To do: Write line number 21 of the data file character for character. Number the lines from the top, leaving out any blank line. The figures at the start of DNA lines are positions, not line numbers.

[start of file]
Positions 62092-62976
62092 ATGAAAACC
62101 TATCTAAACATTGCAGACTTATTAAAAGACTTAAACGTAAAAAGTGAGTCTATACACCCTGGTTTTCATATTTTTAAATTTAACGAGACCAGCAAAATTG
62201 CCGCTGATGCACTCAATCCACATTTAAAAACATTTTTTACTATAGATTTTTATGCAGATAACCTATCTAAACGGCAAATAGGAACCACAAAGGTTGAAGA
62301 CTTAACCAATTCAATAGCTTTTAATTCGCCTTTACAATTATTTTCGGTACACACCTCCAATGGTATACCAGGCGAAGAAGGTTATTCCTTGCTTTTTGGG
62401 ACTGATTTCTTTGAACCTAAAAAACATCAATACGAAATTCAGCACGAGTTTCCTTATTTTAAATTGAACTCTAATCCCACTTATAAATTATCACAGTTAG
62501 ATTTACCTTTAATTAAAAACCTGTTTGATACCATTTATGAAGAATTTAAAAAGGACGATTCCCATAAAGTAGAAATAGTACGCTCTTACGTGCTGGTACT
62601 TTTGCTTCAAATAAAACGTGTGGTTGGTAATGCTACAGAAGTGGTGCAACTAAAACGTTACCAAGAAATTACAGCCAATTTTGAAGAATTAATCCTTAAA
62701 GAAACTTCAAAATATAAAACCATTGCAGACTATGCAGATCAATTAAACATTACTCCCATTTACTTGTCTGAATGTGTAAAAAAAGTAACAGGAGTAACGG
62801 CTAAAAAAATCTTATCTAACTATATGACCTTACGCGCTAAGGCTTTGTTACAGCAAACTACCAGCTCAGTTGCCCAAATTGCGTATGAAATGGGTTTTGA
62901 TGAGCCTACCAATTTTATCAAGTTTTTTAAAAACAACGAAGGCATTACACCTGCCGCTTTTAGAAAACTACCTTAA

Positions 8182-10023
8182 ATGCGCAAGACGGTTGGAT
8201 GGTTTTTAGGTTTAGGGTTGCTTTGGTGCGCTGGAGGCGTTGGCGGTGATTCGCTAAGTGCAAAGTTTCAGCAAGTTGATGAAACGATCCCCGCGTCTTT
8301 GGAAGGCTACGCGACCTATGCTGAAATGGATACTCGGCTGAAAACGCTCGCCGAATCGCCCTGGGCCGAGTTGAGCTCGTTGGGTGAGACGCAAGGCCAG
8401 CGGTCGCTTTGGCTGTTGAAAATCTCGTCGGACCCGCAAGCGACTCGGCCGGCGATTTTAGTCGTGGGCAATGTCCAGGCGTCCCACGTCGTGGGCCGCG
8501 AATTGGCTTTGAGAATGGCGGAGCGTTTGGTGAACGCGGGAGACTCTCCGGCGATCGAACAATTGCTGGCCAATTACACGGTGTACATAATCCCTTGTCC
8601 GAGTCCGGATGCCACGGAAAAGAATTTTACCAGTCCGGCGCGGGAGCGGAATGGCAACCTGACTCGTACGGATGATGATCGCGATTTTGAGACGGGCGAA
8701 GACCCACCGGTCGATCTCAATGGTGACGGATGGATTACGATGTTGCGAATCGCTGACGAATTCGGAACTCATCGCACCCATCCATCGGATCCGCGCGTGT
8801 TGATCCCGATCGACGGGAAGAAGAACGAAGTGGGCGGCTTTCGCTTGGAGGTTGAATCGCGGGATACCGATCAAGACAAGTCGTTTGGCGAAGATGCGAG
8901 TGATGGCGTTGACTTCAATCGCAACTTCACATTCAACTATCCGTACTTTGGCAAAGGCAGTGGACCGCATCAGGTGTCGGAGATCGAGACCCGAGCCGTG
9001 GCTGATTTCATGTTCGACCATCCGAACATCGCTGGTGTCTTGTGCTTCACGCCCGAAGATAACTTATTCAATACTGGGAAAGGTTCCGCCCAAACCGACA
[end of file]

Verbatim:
8901 TGATGGCGTTGACTTCAATCGCAACTTCACATTCAACTATCCGTACTTTGGCAAAGGCAGTGGACCGCATCAGGTGTCGGAGATCGAGACCCGAGCCGTG